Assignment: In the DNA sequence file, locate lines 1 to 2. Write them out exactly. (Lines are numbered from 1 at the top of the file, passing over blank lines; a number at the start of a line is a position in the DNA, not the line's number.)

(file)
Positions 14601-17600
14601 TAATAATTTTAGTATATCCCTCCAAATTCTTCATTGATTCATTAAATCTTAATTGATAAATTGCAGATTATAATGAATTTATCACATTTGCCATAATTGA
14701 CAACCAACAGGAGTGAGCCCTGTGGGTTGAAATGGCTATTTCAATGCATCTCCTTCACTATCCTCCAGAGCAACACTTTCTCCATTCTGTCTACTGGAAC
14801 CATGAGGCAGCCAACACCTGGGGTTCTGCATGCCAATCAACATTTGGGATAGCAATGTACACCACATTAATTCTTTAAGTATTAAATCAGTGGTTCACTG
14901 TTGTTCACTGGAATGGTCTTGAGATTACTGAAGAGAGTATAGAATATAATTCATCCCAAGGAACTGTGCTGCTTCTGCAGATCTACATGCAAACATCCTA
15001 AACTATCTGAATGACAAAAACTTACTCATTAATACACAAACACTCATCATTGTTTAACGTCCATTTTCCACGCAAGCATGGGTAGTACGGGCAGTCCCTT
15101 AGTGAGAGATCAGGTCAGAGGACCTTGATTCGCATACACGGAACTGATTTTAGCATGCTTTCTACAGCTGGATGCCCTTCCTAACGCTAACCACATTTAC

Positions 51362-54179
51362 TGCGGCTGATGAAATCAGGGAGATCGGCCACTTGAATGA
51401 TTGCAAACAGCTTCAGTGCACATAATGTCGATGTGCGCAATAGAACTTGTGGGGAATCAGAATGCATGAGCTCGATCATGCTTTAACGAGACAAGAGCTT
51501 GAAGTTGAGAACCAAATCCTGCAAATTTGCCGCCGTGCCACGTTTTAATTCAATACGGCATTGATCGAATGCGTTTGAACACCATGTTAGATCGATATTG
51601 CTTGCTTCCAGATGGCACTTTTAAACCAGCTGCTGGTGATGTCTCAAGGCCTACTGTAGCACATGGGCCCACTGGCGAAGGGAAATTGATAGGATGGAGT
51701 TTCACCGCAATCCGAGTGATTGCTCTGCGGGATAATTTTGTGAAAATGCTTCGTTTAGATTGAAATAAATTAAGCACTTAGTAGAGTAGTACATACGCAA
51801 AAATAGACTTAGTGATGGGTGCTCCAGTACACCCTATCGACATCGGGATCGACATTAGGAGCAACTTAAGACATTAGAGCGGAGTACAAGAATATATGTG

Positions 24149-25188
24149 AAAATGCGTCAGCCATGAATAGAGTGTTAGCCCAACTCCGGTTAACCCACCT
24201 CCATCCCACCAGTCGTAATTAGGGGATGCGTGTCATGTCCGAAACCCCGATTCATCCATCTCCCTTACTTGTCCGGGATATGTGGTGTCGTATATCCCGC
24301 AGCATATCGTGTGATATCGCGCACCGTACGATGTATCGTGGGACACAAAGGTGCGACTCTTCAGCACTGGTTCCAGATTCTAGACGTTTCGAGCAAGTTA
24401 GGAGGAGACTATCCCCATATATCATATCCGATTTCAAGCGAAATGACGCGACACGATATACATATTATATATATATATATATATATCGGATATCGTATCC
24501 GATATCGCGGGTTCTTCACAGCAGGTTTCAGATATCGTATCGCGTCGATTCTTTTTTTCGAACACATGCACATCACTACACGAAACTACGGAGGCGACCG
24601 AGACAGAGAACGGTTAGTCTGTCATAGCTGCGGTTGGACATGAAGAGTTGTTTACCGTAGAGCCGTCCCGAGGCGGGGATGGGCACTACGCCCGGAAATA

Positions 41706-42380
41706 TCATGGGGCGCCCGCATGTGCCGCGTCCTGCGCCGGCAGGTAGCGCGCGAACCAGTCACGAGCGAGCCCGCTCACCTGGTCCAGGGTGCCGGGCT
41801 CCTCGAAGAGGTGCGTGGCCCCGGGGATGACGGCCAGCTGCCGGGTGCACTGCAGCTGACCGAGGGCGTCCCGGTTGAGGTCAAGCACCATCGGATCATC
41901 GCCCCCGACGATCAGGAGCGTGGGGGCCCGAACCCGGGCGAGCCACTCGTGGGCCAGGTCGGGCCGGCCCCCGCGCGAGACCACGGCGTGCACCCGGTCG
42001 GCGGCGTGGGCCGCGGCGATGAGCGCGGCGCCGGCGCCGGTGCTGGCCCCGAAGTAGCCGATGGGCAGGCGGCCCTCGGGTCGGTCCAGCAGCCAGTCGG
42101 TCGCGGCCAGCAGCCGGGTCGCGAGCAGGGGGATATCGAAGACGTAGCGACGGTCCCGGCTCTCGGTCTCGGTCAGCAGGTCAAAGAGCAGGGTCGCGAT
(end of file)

Positions 14601-17600
14601 TAATAATTTTAGTATATCCCTCCAAATTCTTCATTGATTCATTAAATCTTAATTGATAAATTGCAGATTATAATGAATTTATCACATTTGCCATAATTGA